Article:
Located in Vermont’s far northwest, Middlebury is a small, charming town. The town is thought to have been named this because of its central location between the larger cities of New Haven and Salisbury.
Middlebury has all the makings of a picture-perfect New England town: a church with white spires, the scenic Otter Creek, and a Main Street lined with quaint stores and art galleries.
Let’s talk about eight things to know before moving to Middlebury, Vermont.
1. A lower-than-average cost of living
With a cost of living index of 97.2, Middlebury’s living expenses are slightly lower than the national average. The city’s median income is $67,178.
The median home price is $412,658, slightly less than the national average of $428,000. The median home rent in the city is $1,159.
2. Take in the arts and culture at Mahaney Center for the Arts or Walter Cerf Gallery
The Henry Sheldon Museum of Vermont History, open to the public since 1884, is the nation’s oldest community-based museum and a great place to satisfy your need for Vermont lore. Visit the Walter Cerf Gallery, which features changing exhibits, the Stewart-Swift Research Center, which preserves a snapshot of 19th-century small-town life, and the Judd-Harris House, built in 1829.
Art enthusiasts should visit the Mahaney Center for the Arts at Middlebury College to see works by regional, national, and worldwide creators. Throughout the year, the MCA plays host to a wide variety of events and performances in its studio theater, dance theater, and recital hall. Also, stop by the Town Hall Theater for the Jackson Art Gallery or any musical performances, lectures, and other events.
3. Visit the Lincoln Peak Vineyard or Woodchuck Cidery
Middlebury is a great place to stay if you like wine and beer, as there is a “trail” of wineries, breweries, and distilleries that spans five miles. Lincoln Peak Vineyard is a family farm open to the public since 1981. They have wine tastings with local cheese, vineyard tours, and special events. The second destination is the well-known Woodchuck Cidery, which features 20 different ciders on tap in addition to tours and tastings. Stonecutter Spirits, Appalachian Gap Distillery, Otter Creek Brewing Co., WhistlePig Whiskey, and Drop-In Brewing Co. are a few more locations you can visit.
4. Eat at Fire & Ice Restaurant or American Flatbread
Located in the basement of the historic Frog Hollow Mill building from the 19th century, the Storm Café is known for its seasonal menus and extensive drink list. Enjoy your dinner al fresco this summer on the deck overlooking Otter Creek.
Fire & Ice Restaurant takes its name from a poem by Robert Frost, so you can rest assured that you’ll be eating some of the finest Vermont food there. Check out the original 1921 Hackcraft motorboat, wooden airplane propellers from World War I, historical photographs, and antiques as you dine.
If you’re looking for a cozy lunch in Middlebury’s historic Marble Works District, go no farther than American Flatbread. The pizzas here are made with all-natural ingredients and baked in an ancient clay oven heated by wood. Both the indoor gallery and the outside patio can comfortably accommodate 50 diners.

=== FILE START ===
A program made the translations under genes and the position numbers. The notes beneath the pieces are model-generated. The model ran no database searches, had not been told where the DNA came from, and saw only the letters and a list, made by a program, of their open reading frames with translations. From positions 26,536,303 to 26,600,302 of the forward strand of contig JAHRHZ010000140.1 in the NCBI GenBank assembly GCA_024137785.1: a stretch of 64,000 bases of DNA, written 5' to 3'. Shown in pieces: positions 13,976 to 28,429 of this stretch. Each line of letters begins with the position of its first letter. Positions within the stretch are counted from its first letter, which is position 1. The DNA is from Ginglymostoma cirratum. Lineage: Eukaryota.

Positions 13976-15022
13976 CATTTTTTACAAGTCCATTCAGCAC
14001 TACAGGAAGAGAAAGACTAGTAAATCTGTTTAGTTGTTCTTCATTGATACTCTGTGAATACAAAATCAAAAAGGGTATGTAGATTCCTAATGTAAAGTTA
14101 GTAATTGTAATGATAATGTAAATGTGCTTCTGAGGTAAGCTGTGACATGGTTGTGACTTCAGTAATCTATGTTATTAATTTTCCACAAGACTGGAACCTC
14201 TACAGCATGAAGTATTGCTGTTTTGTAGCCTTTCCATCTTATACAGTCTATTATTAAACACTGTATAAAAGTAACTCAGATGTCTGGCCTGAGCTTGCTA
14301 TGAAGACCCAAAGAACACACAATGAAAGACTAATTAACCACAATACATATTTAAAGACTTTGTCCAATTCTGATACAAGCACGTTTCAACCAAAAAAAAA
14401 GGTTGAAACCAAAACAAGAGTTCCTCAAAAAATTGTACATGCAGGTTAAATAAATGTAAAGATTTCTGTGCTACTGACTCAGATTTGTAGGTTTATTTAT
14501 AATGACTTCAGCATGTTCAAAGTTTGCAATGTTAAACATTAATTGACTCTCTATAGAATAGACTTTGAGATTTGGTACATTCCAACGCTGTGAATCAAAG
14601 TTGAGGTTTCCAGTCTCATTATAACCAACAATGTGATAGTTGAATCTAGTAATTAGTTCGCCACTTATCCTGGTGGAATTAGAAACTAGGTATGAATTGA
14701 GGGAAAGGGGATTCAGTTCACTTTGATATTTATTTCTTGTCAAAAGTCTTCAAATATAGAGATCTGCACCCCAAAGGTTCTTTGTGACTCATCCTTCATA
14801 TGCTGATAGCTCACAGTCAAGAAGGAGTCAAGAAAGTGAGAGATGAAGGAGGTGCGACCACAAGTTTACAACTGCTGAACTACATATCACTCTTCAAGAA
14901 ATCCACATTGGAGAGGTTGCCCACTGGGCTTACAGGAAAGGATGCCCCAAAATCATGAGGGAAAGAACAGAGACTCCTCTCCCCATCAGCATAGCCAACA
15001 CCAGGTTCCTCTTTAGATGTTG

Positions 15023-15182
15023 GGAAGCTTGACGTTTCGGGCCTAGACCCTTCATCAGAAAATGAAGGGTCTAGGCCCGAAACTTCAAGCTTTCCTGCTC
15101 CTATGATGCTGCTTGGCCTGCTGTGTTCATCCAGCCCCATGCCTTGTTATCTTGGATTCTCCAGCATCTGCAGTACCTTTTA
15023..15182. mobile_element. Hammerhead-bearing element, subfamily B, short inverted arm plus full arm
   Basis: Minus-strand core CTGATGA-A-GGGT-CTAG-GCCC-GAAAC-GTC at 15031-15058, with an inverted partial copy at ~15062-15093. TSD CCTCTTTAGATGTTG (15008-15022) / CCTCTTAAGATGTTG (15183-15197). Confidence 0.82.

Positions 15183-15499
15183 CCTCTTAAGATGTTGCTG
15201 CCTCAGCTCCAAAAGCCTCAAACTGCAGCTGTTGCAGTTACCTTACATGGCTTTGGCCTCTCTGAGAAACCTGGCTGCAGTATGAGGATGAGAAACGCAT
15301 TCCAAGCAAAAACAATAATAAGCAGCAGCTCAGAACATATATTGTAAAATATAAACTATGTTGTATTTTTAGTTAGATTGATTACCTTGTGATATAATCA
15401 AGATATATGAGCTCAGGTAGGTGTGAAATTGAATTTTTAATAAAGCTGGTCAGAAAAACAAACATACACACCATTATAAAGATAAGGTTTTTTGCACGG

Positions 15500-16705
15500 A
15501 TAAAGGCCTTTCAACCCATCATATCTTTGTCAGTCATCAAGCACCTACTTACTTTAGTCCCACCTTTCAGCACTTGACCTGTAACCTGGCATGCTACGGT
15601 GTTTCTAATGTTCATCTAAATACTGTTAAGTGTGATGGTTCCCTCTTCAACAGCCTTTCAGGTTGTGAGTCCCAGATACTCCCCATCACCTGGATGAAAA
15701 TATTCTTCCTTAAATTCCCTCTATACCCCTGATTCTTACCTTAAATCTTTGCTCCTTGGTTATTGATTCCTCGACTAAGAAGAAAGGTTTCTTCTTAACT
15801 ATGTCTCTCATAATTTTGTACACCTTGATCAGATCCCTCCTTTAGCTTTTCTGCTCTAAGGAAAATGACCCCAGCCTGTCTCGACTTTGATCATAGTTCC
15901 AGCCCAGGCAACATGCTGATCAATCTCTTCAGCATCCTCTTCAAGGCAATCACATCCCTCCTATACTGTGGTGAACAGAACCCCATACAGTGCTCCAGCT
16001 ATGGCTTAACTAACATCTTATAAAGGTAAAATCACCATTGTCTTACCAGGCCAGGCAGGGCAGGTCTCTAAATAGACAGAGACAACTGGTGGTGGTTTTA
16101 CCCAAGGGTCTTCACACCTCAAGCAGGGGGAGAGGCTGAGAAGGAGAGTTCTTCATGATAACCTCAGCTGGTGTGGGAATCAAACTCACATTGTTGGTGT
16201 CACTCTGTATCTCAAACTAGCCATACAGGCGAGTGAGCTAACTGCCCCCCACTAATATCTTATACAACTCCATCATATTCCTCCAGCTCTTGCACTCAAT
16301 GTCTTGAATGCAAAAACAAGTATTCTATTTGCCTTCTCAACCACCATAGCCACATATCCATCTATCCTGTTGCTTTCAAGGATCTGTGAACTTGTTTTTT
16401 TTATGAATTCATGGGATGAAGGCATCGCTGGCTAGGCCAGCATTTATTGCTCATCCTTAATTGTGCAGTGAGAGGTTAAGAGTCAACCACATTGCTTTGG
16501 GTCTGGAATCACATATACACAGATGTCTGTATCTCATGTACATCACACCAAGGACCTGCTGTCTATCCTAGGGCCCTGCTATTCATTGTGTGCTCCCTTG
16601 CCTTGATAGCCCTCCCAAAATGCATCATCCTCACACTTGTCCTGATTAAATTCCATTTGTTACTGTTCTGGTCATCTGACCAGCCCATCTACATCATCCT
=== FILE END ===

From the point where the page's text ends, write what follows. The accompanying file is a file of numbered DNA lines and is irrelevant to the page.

5. Explore the UVM Morgan Horse Farm or nearby Green Mountain National Forest
There are a ton of chances to explore the outdoors in Middlebury. Forty or more horses, all descendants of the Colonel Joseph Battell horse registration from 1878, when he saved the breed from extinction, can be seen at the UVM Morgan Horse Farm, which also offers public educational programs and activities. Middlebury’s 16-mile ‘Trail Around Middlebury’ provides walkers and hikers with a great way to see the town, and it also connects to the Long Trail and other trails in the nearby Green Mountain National Forest.
In the summer, you could ride any of the five Lake Champlain Bikeways that run directly through town. In the winter, you can go cross-country skiing at the Rikert Nordic Center or alpine skiing at the Middlebury Snow Bowl.
6. A safe city to call home
Middlebury has a far lower crime rate than the rest of the country. The national average for violent crime is 22.7, while in Middlebury, it’s only 8.8. The property crime rate in Middlebury is also lower than the national average, coming in at 22.4 compared to 35.4.
This indicates that crimes against persons and property are far less common in Middlebury compared to the rest of the United States. Due to its low crime rate, Middlebury is a great spot to call home or take a vacation.
7. It snows a lot in Middlebury
Middlebury has a temperate climate with all four seasons. Extremely low temperatures are common throughout the snowy winter season. It snows heavily in this city, and typically, the first snowfall occurs in late November and lasts into May. Temperatures in July and August typically reach the upper 80s and low 90s Fahrenheit, making for a warm and enjoyable summer. The weather in the spring is typically mild and wet, and the leaves change to brilliant hues in the fall before the winter chill sets in.
The city gets 40 inches of rain and 69 inches of snow in a year.
8. The many businesses contribute to the low unemployment rate
Jobseekers will find Middlebury to be a great community. A healthy job market is on the horizon, with projections showing an annual job growth rate of 18.10% over the next few years. Additionally, Middlebury’s unemployment rate of 2.9% is lower than the national average.
The community is home to a diverse range of businesses, including eateries like Hen of the Wood and 3 Squares Café, shops like Middlebury Consignment Clothing Company, tourist attractions like Rikert Nordic Center and Snow Bowl Resort, and entertainment venues like Otter Creek Brewing Co.
To Sum it All Up
Middlebury, Vermont, offers a tranquil rural setting with lower living costs, cultural attractions, wineries and breweries, diverse dining options, outdoor activities, low crime rates, and a thriving job market.